The Blog is the program


I decided to do a career change into writing fiction and RPGs, this will be a slow transition and my blog content will eventually shift to be more about creative writing and game design than development.

I enjoy development. I just don’t want to work as a developer anymore. It is an analogous situation to that friend of yours who enjoys cooking but doesn’t want to work in a restaurant.

Programming can still help me with my writing career, and that is how we segue into the topic for this blog post: This blog is a program. I don’t mean I use a program to write this blog, I mean the actual blog is the damn program. Let’s unpack it because I know you’re all inclining your heads.

This is a static website, it is generated using Pollen. Pollen is at the same time a publishing system and a programming language. It is built with Racket, and in Racket the phrase let’s build a new language can be used to answer almost all questions. Unlike most static generators that pick data files and process them to output HTML, the source files on a Pollen-based website are actually source-code that is executed by the Pollen language. Since Pollen is built with Racket, I can use any language or feature from the Racket platform inside my blog posts.

I’ve been working on writing some old-school TTRPG games and trying to immerse myself back into those communities. Yesterday, I posted about how much I like damage charts. That post contains a lot of graphs for damage chart profiles, such as

Example chart

Example chart

These graphs are generated at build time. I created a new Racket module to implement RPG stuff that I plan to reuse in my posts, and added a damage-graph function to it:

(define (html-damage-graph attrs elems)
  (check-required-attributes 'damage-chart '(label damage) attrs)
  (define label (attr-val 'label attrs))
  (define damage-values (attr-val 'damage attrs))
  (define dice-values (range 1 (+ 1 (length damage-values))))
  (define limit-natural (attr-val 'limit-natural attrs))
  (define (zip a b)
    (apply map list (list a b)))
  (make-directory* "img")
  (define path (build-path "img" (~a label (equal-hash-code damage-values) "." 'png)))
  (parameterize ([plot-x-label  "Dice Roll"]
                 [plot-y-label  "Damage"]
                 [plot-title (string-titlecase (~a #:separator " " label "damage"))])
      (if limit-natural (vrule
                            #:style 'dot
                            #:color 2
                            #:label "Damage For Maximum Natural Dice Roll Value")
      (if limit-natural (hrule
                            (list-ref damage-values (- limit-natural 1))
                            #:style 'dot
                            #:color 2)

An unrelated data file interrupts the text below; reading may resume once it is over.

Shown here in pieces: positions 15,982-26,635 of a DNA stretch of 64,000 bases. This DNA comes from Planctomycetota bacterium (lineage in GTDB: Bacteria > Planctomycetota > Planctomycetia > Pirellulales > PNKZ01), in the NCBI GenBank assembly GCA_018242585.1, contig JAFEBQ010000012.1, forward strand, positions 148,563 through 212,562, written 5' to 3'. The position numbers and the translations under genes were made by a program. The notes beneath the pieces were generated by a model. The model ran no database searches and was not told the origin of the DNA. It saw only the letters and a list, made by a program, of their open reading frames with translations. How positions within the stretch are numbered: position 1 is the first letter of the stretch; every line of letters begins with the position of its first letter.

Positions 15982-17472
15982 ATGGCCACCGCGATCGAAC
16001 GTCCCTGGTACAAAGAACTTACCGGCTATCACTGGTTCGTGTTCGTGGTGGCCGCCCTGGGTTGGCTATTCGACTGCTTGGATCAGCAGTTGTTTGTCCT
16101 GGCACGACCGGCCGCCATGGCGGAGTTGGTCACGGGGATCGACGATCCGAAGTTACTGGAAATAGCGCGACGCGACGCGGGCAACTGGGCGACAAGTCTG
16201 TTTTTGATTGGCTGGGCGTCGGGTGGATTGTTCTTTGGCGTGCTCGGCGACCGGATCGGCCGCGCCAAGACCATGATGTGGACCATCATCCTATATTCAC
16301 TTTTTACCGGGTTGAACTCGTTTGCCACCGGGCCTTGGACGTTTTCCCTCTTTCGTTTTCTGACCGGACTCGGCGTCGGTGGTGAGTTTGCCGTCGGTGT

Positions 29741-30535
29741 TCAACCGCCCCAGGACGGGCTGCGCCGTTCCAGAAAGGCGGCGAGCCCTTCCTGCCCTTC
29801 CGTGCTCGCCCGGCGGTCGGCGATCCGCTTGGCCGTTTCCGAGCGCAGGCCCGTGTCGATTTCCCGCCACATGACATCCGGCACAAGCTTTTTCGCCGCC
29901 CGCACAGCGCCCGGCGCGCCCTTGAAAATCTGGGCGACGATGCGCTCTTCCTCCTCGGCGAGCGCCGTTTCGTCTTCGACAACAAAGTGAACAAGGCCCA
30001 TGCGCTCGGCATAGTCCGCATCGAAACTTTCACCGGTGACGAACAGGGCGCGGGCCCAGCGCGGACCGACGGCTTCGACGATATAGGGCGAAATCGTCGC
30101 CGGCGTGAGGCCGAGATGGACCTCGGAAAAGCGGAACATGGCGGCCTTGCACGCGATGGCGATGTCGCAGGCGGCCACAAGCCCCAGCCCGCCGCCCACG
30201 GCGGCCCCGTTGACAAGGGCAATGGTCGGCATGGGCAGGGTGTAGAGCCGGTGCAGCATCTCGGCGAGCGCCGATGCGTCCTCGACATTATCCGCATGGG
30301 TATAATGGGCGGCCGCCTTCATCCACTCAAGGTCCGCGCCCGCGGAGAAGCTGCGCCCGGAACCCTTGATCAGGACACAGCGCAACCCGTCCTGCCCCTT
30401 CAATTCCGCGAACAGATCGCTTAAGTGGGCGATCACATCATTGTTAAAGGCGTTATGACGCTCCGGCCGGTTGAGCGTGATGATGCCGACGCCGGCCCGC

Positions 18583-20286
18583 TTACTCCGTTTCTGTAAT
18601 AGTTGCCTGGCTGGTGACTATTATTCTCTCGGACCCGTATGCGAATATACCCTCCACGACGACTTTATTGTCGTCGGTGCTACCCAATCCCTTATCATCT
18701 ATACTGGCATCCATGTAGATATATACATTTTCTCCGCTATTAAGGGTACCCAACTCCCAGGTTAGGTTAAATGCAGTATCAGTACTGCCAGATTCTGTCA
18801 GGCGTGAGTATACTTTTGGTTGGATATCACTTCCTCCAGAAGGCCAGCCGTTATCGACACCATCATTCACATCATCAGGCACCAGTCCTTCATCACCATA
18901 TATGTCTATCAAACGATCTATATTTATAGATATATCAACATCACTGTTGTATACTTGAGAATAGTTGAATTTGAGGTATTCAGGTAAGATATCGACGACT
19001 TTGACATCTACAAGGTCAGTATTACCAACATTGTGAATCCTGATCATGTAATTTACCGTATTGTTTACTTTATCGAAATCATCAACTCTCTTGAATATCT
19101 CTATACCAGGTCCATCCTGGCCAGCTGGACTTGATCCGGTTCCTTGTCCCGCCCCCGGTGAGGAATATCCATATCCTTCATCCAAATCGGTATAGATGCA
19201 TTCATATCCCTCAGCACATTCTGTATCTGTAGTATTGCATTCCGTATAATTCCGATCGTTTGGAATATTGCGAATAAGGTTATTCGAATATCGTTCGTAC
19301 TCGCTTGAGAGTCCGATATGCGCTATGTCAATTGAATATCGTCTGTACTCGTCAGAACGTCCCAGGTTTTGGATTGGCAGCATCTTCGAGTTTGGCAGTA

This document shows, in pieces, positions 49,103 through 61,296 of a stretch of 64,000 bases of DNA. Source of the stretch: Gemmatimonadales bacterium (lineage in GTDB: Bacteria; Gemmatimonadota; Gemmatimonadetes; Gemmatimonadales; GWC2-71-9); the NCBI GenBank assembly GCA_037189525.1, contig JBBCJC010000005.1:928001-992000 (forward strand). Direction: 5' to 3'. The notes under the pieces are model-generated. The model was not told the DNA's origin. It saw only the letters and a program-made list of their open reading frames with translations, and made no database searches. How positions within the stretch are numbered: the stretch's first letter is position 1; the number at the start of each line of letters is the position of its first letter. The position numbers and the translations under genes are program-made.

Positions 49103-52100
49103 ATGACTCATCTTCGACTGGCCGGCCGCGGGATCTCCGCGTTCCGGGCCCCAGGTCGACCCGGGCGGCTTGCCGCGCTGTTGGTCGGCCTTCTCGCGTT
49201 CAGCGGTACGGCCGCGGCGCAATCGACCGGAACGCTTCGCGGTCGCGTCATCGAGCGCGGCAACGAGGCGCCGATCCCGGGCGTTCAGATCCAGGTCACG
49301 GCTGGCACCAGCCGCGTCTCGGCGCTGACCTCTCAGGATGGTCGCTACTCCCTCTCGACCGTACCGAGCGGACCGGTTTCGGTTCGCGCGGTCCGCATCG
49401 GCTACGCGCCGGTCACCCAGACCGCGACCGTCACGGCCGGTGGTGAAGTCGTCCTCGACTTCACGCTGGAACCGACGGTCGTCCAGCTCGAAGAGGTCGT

(zip dice-values damage-values)
       #:label (string-titlecase (~a #:separator " " label "damage"))))

This is plain old Racket using the plot module to draw the graph and save it to a file. Learning how to do it was not hard, a friendly user in the Racket Discourse pointed me in the right direction.

Since my blog is wired in a way that exposes functions named html-* to Pollen, I can call this function in a Pollen-based post as:

A magical spear that excels when held by someone worthy of its magic.
It can be built with a simple damage chart:

	#:label "Spear of the Worthy"
	#:damage '(4 4 6 6 8 8 20)
	#:limit-natural 6

That is remarkably similar to the standard spear damage chart from Troika! ...

Each post in the blog is its own source file. When Pollen executes yesterday’s post source file, it finds the calls to ◊damage-graph and executes the code in (html-damage-graph ...) implementation in my little library for each of them.

The Blog is the program. That means it can access all the features and languages Racket has to offer, such as the dice-parser language which knows how to parse strings like 2d6 into results of rolling two six-sided dices.

So while most of the static generators I know are more popular than Pollen, they’re often less flexible. Usually, they only support Markdown and extending the markup is usually quite hard. One is often forced to change the static generator source itself to be able to add or remove markup language features. With tools such as Pollen, you’re supposed to build your own stuff. Pollen is a language, and it is waiting for you to use it.

Sometimes I wonder why I don’t see more people using Pollen, or why I don’t see static generators written in other languages copying the same features and mindset. I guess it is because creating languages is often very time consuming in other languages. Racket is language-oriented development. It is a language for building languages, and because of that, it makes such endeavours easier.

If this sounds interesting to you, I recommend you check out the Beautiful Racket book—also built with Pollen, by the creator of Pollen—and Language-oriented Programming in Racket: A Cultural Anthropology.

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